A visit to Betty’s Hope Sugar Estate in Antigua, bringing history to life

Betty's Hope windmills drawing
Betty's Hope windmills drawing
Betty’s Hope windmills, drawing

“What’s a slave Mummy?” he asked softly, as we walked around the site of Betty’s Hope sugar plantation. I thought carefully about how I would answer. It is a big part of the history of Antigua.

I had to ignite a child’s imagination. After all, we were standing outside a museum on a ruined site – not your average young boys idea of a fun day out. And it was hot, humid, and still.

We started 300 years ago. “What’s 300 years, Mummy?”. I sometimes forget that when you are 6 years old, time still means nothing. So we started again with a talk about him being 6 years old, which meant that he had been alive for 6 years. The penny dropped, big-style. “I’m 6 years old!!!! How old are you Mummy?” —— “Wow, that is REALLY old”. Why, thank you my dear son.

Our adventure veered swiftly off to brave explorers setting off to find new lands and returning home with pineapples and mangos and coconuts, parrots and monkeys, coffee, chocolate and sugar. The new conquerors claimed the islands and planted sugar cane. Then they bought people from Africa and made them work for NO money.

I could see his comprehension of such a tale. He knows that Mummy and Daddy work hard for money and that some jobs pay more money than others.

Then the sugar was put on ships to take back to Europe and the PIRATES waited to attack the ships. Then the navy from other countries were attacking all the time, to try to take over the land. Have you seen the canons? {Yes.} That is where they the brave soldiers battled. Do you remember carnival the other day? {Yes.} That is a celebration of the day that slavery ended in Antigua all those years ago.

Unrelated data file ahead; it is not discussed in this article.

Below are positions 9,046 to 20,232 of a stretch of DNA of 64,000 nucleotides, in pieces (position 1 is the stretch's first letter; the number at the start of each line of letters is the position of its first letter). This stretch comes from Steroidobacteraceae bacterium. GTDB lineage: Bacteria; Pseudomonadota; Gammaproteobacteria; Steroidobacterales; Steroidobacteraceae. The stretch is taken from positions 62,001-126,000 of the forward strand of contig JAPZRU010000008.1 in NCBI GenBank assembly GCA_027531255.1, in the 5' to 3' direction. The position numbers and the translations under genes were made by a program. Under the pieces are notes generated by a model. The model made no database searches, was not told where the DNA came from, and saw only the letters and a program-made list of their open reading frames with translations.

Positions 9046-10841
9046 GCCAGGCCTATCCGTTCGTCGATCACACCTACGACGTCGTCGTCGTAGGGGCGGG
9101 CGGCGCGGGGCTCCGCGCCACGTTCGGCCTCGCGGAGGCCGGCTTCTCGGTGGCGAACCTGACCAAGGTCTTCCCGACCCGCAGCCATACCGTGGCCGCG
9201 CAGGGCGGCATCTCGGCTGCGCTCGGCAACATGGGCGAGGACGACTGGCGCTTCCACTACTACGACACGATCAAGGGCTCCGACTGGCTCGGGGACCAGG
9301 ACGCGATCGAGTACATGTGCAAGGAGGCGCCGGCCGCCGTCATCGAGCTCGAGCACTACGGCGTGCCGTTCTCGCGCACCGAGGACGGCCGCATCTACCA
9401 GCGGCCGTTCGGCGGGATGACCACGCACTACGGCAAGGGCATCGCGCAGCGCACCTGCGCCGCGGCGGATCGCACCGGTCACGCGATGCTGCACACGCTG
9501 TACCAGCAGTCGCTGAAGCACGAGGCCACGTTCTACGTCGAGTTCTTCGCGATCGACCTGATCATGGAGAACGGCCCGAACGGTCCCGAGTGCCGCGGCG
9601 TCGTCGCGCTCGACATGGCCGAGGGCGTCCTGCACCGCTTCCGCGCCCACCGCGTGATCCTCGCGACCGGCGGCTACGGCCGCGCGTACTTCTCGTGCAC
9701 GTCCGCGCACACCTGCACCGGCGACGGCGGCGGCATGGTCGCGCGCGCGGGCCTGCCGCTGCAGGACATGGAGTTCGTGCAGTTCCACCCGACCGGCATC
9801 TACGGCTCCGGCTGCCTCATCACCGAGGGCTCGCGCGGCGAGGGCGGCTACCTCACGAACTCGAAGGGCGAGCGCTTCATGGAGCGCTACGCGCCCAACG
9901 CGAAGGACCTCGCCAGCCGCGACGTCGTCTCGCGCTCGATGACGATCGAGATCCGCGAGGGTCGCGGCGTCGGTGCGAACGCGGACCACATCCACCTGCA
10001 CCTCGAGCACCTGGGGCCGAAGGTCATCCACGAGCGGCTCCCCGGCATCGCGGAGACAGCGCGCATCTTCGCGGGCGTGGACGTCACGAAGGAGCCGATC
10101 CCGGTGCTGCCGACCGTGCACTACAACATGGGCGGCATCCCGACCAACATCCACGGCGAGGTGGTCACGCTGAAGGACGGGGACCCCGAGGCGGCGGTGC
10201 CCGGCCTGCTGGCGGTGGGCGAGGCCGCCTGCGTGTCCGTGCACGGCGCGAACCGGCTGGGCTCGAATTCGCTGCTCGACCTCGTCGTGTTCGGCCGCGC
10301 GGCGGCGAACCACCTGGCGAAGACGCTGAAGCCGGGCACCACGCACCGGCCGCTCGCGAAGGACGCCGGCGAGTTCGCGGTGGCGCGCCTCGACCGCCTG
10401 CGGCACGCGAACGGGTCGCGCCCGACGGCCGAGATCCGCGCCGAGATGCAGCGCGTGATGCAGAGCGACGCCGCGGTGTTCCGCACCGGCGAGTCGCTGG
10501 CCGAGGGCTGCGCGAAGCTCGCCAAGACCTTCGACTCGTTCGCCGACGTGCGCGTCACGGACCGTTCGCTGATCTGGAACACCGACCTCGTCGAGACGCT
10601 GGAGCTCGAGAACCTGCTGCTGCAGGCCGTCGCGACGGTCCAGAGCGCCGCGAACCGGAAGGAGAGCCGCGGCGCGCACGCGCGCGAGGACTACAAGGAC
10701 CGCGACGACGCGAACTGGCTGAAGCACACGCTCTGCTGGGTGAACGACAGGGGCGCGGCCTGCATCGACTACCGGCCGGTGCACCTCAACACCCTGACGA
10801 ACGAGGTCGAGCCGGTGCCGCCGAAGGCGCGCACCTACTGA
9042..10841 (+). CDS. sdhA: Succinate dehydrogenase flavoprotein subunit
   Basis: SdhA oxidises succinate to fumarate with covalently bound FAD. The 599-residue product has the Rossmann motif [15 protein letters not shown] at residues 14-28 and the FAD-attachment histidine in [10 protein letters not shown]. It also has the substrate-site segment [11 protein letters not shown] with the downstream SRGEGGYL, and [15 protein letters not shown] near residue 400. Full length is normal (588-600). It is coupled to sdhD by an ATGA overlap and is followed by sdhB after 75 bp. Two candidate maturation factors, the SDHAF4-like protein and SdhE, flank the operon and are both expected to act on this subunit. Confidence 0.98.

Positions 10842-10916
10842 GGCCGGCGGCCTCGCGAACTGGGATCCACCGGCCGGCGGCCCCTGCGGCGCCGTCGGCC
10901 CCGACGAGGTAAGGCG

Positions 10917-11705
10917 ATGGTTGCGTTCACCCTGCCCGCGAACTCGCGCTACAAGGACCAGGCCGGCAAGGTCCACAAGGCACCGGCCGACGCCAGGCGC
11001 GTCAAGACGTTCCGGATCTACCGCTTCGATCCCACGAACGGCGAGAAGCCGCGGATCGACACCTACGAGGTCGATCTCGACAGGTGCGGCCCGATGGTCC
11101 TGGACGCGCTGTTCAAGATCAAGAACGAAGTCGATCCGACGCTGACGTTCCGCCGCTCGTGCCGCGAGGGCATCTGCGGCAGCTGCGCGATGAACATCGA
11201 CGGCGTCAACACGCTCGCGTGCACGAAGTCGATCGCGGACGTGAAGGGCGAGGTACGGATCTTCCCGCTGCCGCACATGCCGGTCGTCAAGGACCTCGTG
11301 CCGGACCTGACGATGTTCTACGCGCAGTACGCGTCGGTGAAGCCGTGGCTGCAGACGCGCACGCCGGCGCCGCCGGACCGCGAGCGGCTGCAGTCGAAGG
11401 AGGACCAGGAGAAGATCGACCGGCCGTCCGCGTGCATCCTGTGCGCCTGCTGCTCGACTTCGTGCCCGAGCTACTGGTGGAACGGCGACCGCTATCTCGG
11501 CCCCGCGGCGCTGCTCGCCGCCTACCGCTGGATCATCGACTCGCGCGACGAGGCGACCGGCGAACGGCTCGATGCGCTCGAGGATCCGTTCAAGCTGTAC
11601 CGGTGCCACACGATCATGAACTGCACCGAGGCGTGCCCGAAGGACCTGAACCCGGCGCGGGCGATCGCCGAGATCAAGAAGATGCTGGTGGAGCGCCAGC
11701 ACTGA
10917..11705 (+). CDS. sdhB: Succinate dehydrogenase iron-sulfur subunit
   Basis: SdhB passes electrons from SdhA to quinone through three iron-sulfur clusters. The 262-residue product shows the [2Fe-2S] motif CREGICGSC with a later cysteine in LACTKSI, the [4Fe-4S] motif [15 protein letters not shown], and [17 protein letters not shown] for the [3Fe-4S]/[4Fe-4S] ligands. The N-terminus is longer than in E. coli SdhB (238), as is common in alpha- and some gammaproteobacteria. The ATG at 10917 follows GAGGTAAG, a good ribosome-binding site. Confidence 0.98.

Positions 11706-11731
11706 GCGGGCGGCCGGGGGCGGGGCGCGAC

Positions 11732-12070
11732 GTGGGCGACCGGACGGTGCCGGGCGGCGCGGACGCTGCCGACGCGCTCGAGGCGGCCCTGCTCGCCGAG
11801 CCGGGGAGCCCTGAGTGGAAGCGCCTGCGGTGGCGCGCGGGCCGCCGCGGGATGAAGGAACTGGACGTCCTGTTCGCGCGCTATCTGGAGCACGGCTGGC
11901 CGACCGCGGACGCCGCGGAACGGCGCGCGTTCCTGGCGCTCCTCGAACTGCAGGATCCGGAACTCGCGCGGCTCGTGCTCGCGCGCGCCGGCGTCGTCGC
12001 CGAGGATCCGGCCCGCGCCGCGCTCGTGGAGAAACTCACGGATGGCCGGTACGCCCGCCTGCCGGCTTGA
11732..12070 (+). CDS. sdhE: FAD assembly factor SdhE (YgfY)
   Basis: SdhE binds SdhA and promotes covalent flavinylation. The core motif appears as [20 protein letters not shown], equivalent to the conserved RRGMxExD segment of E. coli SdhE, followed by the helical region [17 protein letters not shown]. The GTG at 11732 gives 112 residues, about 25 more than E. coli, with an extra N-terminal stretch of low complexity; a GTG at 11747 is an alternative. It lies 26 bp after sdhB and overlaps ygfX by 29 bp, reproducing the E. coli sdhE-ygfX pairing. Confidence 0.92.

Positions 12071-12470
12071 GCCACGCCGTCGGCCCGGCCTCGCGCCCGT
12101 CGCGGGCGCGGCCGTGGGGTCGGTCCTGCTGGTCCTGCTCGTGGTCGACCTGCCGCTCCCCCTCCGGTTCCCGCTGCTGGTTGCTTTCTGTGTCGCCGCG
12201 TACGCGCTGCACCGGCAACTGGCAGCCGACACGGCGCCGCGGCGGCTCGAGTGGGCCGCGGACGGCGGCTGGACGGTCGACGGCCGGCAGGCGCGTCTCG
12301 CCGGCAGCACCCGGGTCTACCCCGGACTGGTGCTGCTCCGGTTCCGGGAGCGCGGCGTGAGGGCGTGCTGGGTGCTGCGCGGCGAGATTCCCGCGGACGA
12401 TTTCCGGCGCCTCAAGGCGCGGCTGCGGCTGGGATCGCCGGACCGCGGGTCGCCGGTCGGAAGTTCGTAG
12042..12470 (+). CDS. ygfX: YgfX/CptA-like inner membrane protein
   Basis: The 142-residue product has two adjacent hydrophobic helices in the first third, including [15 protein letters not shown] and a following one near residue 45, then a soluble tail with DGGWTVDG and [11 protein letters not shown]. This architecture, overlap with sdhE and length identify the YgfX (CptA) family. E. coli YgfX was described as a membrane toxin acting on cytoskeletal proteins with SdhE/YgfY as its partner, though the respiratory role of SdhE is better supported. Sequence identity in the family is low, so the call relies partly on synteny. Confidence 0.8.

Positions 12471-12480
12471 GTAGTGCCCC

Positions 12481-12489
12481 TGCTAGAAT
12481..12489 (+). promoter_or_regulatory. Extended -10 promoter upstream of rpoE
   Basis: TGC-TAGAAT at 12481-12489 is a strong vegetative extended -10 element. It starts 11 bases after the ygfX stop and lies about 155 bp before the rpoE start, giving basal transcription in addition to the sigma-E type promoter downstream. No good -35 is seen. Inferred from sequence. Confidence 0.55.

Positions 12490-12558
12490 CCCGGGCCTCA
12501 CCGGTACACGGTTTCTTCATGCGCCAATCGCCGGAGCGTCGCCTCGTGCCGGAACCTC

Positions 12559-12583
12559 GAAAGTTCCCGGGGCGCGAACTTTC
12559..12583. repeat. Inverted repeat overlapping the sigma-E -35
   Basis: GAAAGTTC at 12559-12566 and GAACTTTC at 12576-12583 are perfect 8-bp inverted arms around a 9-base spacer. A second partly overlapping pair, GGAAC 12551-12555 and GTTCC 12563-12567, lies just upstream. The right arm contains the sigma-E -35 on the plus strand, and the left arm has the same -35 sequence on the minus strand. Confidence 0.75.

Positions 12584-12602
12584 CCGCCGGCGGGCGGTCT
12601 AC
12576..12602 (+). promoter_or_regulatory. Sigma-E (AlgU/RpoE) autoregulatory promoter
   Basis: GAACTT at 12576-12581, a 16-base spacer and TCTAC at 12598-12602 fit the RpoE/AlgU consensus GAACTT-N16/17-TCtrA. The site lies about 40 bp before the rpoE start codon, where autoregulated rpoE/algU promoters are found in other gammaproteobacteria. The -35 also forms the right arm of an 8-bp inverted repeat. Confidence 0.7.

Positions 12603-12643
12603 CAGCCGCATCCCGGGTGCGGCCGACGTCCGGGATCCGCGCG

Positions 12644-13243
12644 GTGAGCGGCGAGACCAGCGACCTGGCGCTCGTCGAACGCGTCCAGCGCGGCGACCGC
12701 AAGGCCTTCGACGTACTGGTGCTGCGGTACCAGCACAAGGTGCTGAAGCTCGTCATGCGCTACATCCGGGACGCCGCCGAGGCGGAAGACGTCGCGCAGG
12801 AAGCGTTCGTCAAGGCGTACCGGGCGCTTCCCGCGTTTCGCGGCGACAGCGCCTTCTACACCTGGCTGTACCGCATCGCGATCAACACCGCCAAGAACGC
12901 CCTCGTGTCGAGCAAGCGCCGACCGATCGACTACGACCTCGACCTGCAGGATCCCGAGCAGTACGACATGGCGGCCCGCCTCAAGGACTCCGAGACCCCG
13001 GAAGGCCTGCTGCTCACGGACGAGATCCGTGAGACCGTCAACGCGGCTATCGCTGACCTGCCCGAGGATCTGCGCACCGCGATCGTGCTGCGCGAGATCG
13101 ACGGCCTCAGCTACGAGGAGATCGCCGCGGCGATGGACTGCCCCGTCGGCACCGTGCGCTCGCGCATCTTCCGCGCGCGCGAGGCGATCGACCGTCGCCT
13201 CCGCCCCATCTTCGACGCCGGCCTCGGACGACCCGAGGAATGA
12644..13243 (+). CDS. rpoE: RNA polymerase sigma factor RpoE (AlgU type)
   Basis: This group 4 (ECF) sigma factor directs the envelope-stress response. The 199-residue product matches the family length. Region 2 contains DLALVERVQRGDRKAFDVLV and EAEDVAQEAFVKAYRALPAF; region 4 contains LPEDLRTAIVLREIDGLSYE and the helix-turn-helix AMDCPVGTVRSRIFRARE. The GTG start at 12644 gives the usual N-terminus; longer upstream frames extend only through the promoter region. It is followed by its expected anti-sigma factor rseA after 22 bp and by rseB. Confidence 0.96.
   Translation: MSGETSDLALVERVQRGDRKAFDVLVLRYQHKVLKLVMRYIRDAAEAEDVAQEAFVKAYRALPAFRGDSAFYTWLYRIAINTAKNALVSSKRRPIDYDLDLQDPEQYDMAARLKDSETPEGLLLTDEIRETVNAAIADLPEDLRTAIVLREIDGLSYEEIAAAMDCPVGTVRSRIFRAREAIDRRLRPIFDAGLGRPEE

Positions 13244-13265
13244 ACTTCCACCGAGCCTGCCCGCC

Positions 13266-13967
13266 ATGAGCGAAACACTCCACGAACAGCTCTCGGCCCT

He listened and ask me to ‘read’ it over and over.

I love that he is interested.

We were at Betty’s Hope Sugar Plantation in Antigua. It feels like the history of the island surrounds us here and I could almost feel it coming alive in the heavy heat of the day. I could see it in my son’s eyes.

The story of the plantation begins in the 1650s, and under the Codrington family, it became the most efficient sugar estate in Antigua.

There were up to 390 slaves working there at a time. The slaves were emancipated in 1834 but many continued to work there after they became free.

The Codrington family sold it back to the Antigua Sugar Estates Ltd as recently as 1944.

The programme of restoration began in 1990 and there is now a shady visitor centre – welcome respite from the heat. It costs US$ 2 to enter, and the money goes towards the continued restoration and maintenance.

We also visited the slave village, the windmills, the cistern and the estate house.

Bettys Hope sugar plantation Antigua
Betty’s Hope model – visitor centre
Windmills for processing the sugar cane
Windmills for processing the sugar cane
Estate house, Betty's Hope
Estate house ruins, Betty’s Hope, Antigua

Betty’s Hope is well worth a visit, even with children in tow. It is well looked after and they have great plans for future work on the site, including planting sugar cane.

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